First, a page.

Q&A:Tobias Kuehr, VP HR Services, Deutsche Telekom
The Shared Services and Outsourcing Network (SSON) recently interviewed Tobias Kuehr, Vice President of Business Development/Human Resources Services, Deutsche Telekom on critical value-related issues facing start-up service delivery organizations. Following are excerpts from that interview.
SSON: How do you define and prove your services delivery organization's value?
TK: Within our HR shared services center (SSC) we try to define value in two main ways: quality and efficiency increases. Per our SSC journey so far, we experienced that while increasing efficiency is the main driver for founding a service organization, the focus on quality and service optimization becomes the major issue for third generation SSCs. Coming from a value-driver perspective, achieving these two goals have more in common than most people would expect. Driving efficiency through automation and standardization leads to a reduced potential error rate and drives customer service satisfaction as process run through times are minimized dramatically. We also constantly measure our efficiency and quality increases:
These are measured through total SSC OPEX and FTE development. Since the founding of our SSC about three years ago, we have achieved total savings of more than 30 percent. Each year, we establish a forecast on how we can best develop operational processes and achieve further savings through best practice sharing and benchmarking with other SSCs.
To measure quality increases, we introduced a separate steering board – represented by the main customers of our SSC – with which we discuss the current quality development of our SSC. Our main focuses are on complaint rates (includes all errors, resulting from SSC and non-SSC mistakes) and weekly development of the main SLA, on a per product basis.
SSON: How do you provide added service delivery value in a down economy?
TK: In the turbulent times we are facing today, we as a delivery organization for internal services focus on two value adding factors: flexibility and time to market.
Here we try to act as flexible as possible for corporate changes and restructuring projects. Changes in the environment lead to new structural designs in the corporate world. For us as a HR SSC, that means we need to deliver very high quality in a very short term. As each organizational restructuring leads to a change of HR processes, we are delivering even more quantities than in the daily business of the "old world". In the end, this means we need to smartly manage the capacity within our center as well as come up with new, innovative capacity management models to gain productivity reserves for such challenging economic times. Hence, change cycles in these times are turning faster than ever before, which means we need to react to our business partners’ needs faster than ever.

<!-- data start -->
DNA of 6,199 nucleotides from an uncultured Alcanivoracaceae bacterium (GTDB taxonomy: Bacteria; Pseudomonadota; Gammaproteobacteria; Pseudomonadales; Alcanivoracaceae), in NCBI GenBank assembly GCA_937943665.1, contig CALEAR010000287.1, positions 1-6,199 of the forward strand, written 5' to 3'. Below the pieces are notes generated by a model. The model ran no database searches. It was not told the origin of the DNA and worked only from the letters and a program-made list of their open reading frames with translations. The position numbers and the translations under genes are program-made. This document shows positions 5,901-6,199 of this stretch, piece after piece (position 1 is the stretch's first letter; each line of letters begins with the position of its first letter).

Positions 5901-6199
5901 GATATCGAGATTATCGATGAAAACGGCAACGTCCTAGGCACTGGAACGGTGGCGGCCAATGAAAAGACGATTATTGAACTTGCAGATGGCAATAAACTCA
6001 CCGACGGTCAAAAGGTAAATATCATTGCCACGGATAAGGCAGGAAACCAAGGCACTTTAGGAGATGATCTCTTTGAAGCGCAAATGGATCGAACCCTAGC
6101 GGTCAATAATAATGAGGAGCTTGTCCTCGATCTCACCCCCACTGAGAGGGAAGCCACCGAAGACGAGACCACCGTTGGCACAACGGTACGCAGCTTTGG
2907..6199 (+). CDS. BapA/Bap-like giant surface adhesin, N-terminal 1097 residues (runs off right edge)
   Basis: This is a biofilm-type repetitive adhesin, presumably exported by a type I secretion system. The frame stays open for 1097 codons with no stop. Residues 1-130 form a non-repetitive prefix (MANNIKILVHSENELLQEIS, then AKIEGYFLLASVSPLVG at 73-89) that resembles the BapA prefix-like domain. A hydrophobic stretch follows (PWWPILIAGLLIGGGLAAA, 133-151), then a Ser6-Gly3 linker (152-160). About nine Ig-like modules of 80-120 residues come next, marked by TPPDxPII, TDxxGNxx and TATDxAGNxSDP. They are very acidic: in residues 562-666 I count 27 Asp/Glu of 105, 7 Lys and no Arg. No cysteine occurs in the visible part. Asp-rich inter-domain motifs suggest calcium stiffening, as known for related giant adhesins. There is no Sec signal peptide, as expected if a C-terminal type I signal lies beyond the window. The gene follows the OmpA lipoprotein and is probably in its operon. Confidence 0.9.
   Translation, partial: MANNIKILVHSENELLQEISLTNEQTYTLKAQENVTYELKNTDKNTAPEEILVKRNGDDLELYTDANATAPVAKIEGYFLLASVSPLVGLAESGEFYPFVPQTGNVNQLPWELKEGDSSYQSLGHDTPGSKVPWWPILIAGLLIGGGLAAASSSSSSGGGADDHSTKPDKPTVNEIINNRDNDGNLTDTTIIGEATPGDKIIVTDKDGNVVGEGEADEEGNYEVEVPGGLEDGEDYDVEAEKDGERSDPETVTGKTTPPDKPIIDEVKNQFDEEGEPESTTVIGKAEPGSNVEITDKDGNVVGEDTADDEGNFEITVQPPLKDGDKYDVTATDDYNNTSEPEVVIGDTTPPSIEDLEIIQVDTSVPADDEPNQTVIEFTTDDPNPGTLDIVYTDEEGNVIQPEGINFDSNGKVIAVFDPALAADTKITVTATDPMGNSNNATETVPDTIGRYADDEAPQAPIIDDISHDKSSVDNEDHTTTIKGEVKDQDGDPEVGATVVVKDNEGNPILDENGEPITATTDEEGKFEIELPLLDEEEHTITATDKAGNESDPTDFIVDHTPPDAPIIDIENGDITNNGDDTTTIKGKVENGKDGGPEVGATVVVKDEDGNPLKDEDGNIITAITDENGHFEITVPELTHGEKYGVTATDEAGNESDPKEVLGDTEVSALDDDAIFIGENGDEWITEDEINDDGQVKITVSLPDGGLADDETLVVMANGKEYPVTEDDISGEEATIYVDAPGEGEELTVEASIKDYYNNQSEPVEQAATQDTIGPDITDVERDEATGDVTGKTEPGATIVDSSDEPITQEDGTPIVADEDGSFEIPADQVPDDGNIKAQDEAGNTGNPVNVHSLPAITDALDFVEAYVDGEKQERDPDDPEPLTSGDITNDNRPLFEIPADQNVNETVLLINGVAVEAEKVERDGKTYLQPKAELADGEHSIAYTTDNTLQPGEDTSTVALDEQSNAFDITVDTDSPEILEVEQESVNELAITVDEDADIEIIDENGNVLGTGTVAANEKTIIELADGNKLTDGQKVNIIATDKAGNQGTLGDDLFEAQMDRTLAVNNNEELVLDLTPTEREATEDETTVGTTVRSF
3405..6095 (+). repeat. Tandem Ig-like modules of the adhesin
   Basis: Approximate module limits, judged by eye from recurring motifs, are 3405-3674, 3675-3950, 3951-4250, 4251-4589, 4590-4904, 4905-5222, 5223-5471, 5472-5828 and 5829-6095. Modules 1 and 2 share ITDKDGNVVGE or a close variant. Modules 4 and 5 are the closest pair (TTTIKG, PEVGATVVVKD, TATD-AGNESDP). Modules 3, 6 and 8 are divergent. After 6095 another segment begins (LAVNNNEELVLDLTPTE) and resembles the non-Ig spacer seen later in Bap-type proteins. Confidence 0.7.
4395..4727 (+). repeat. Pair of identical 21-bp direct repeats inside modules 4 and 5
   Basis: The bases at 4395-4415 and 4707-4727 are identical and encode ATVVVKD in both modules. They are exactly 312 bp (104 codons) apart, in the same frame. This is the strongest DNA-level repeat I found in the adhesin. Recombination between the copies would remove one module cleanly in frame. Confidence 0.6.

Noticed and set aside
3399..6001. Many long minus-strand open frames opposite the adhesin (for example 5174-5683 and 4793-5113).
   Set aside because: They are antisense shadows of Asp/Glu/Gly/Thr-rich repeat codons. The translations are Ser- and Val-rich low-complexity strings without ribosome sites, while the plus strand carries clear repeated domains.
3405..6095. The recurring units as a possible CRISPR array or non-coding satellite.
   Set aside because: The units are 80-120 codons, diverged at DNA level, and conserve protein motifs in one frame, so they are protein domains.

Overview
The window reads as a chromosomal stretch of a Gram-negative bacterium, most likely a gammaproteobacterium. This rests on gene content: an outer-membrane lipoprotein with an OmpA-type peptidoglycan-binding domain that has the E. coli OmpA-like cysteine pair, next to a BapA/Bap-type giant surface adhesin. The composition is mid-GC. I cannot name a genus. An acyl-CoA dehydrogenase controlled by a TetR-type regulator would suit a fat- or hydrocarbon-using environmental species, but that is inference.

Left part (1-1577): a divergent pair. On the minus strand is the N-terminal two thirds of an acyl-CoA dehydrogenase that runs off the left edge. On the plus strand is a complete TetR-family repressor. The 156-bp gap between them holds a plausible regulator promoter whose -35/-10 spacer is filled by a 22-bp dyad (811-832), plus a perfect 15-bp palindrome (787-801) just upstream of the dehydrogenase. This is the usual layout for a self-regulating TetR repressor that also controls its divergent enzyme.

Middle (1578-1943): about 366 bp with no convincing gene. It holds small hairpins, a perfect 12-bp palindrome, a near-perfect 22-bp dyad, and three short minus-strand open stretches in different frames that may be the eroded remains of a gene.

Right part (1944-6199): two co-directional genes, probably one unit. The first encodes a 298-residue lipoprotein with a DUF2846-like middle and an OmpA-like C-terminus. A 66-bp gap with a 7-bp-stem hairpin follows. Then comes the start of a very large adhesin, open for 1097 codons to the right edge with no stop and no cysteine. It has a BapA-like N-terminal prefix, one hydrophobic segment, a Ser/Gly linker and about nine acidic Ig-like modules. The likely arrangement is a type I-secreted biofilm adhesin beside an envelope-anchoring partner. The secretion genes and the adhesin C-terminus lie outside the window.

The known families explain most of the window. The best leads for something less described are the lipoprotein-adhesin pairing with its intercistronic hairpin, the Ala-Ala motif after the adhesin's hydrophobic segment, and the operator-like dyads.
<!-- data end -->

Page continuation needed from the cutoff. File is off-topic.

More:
SSON: How do you partner with your customers and stakeholders to understand what value they expect from your services delivery organization?
TK: Within our HR reorganization we introduced Dave Ulrich’s model which focuses on competence centers, business partners and shared services centers. With that model we introduced a steering board in which key players come together and monitor and discuss the current situation as well as the needs of the SSCs’ customers and stakeholders. Parallel to this, we engage in monthly face-to-face discussions with our business partners in order to understand the service demands our customers really want to achieve. For example, our business partners’ current demand relates to flexibility. For short-term, additional projects, (e.g. restructuring projects occurring in our core business), we need to establish additional capacity in order to successfully meet these short-term demands. Additionally, we discuss current changes in cycle times for special products as faster run through times is one of the higher demands of our business partners.
All these initiatives, including monitoring SLAs and complaint rates, in tandem with our customers and main stakeholders, builds the necessary, solid platform for transparency and trust which is always important but especially critical in today’s tumultuous times.